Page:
Bavarian Soft Pretzels | #SundaySupper

Today, the Sunday Supper is traveling around the world and bringing you global street food! When we lived in Germany, there were food trucks that you would see here and there that had some of the most amazing foods you could imagine. The ice cream truck with the super-creamy fresh, hazelnut ice cream, or the Greek truck with the gyros, or the Pommes Frites – ahh…. Another favorite were these  fresh, soft Brezl that we would get at the fests – they are traditionally served with mustard, along side a pint of Bier!

Bavarian Soft Pretzels | TheFoodieArmyWife.com

The other day when I made these, my husband literally got down on his knees and begged me to make a whole ‘nother batch for him to take to work the next day.

I did.

Where’s my Super Wife cape?

To begin, place 1 1/2 cups of warm water in a mixing bowl, with 1 tablespoon of brown sugar and 2 teaspoons of kosher salt.

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Sprinkle 2 1/2 teaspoons of active dry yeast over the top of the water, and let it sit about 10 minutes until it gets bubbly.

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Place your bowl under the mixer, fitted with a dough hook, and add in 4 1/2 cups of all-purpose flour

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and 1/4 cup of melted butter. Let the mixer run for about 4 minutes, until the dough comes away from the bowl and is nice and smooth.

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Form the dough into a ball, and place it in a clean, oiled bowl, Turn the dough to coat it with oil. Cover the bowl with a tea towel or plastic wrap, and let it rest in a warm place for an hour, or until the dough is doubled in size.

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When the dough is risen, grab a large pot, and put 2 quarts plus 2 cups of water in it, along with 2/3 cup of baking soda. (Traditional pretzels are given a bath of lye water – but frankly, lye is terrifying to me. This option is much more doable.) Bring the water to a full boil.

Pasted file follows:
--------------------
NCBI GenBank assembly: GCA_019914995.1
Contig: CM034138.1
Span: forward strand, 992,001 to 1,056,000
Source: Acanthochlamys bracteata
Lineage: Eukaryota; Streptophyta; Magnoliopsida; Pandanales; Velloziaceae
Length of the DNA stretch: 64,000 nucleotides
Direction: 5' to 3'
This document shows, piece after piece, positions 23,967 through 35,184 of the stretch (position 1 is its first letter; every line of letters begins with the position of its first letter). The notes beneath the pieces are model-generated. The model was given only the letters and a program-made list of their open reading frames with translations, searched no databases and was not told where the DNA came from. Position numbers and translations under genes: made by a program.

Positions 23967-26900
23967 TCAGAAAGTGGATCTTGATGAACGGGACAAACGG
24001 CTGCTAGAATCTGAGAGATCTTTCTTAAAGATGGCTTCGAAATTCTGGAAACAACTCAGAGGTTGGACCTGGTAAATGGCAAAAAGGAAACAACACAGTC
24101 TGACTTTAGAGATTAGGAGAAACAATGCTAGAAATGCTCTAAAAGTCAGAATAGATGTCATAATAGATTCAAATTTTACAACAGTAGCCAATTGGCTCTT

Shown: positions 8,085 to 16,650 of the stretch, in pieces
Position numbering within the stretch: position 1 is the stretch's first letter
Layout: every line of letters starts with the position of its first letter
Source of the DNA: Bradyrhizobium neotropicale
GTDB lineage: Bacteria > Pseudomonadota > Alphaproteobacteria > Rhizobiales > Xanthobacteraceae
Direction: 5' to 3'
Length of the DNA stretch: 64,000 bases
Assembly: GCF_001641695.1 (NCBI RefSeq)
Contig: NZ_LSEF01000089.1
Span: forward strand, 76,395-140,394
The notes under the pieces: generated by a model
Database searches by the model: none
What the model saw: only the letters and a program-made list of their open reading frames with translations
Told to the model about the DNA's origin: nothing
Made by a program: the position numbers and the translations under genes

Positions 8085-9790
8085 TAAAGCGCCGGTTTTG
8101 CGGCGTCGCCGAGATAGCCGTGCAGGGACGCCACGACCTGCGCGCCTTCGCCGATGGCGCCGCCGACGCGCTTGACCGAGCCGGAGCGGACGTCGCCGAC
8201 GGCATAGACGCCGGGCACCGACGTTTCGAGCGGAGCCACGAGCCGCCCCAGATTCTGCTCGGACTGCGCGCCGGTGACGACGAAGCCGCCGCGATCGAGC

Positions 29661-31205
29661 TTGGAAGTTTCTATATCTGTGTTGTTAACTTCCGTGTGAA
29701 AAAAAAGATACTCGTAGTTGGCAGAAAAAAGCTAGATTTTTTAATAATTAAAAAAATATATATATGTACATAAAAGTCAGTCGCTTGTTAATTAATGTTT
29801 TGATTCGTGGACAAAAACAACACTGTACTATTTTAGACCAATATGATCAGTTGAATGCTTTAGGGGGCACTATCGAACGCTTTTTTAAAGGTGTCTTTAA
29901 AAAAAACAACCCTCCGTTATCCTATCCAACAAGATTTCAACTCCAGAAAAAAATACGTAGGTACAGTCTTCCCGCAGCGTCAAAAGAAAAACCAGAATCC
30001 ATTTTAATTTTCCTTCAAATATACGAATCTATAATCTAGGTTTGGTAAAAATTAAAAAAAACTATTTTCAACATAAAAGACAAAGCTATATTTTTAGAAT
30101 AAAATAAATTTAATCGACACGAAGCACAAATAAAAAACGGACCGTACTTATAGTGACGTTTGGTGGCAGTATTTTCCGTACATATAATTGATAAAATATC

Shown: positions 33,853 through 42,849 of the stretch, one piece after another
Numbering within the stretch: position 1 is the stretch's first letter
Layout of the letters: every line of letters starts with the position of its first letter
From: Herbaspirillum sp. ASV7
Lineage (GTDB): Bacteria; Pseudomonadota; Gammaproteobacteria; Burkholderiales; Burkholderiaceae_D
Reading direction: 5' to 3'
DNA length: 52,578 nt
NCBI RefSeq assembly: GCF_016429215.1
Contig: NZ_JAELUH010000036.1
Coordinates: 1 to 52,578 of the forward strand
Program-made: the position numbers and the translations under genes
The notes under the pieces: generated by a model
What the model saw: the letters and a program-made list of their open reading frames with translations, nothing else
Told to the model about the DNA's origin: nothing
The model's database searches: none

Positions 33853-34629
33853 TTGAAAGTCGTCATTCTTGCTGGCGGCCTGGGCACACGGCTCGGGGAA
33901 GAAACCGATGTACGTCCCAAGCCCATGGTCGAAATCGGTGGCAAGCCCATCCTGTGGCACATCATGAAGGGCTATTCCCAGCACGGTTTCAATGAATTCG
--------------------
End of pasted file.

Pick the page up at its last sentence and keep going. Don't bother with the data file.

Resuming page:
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Meanwhile, preheat your oven to 450 degrees. Line 2 baking sheets with parchment paper, and lightly spray the paper with oil. Set aside.

Now grab your dough while the water is heating up. Turn it out onto a lightly oiled surface.

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Cut the dough into 8 equal portions.

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Take one portion and roll it into a long snake, about 2 feet long.

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To shape the pretzel, bring the ends up,

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Twist once, and then again.

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And turn the ends down towards the bottom, and press the ends gently against the dough where it crosses.

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With a slotted spatula, gently place the pretzel in the boiling water for 30 seconds.

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Left the pretzel out, and place it on the baking sheet. Repeat the process with the remaining 7 pretzels.

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Grab an egg, and separate it. Beat the yolk with a tablespoon of water, and brush the tops of the pretzels with the mixture.

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Sprinkle with some pretzel salt (if you can find it) or some kosher salt.

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Bake the pretzels for 12-14 minutes or until dark golden brown. Enjoy!!

Bavarian Soft Pretzels | TheFoodieArmyWife.com

Bavarian Soft Pretzels

When we lived in Germany, there were food trucks that you would see here and there that had some of the most amazing foods you could imagine. The ice cream truck with the super-creamy fresh, hazelnut ice cream, or the Greek truck with the gyros, or the Pommes Frites – ahh…. Another favorite were these fresh, soft Brezl that we would get at the fests – they are traditionally served with mustard, along side a pint of Bier!

Ingredients

  • 1 1/2 c warm water (110-115 degrees)
  • 1 Tb brown sugar
  • 2 tsp kosher salt
  • 2 1/2 tsp active dry yeast
  • 4 1/2 c all-purpose flour
  • 1/4 c butter, melted
  • vegetable oil
  • 2 quarts + 2 cups water
  • 2/3 c baking soda
  • 1 egg yolk
  • 1 Tb water
  • pretzel or kosher salt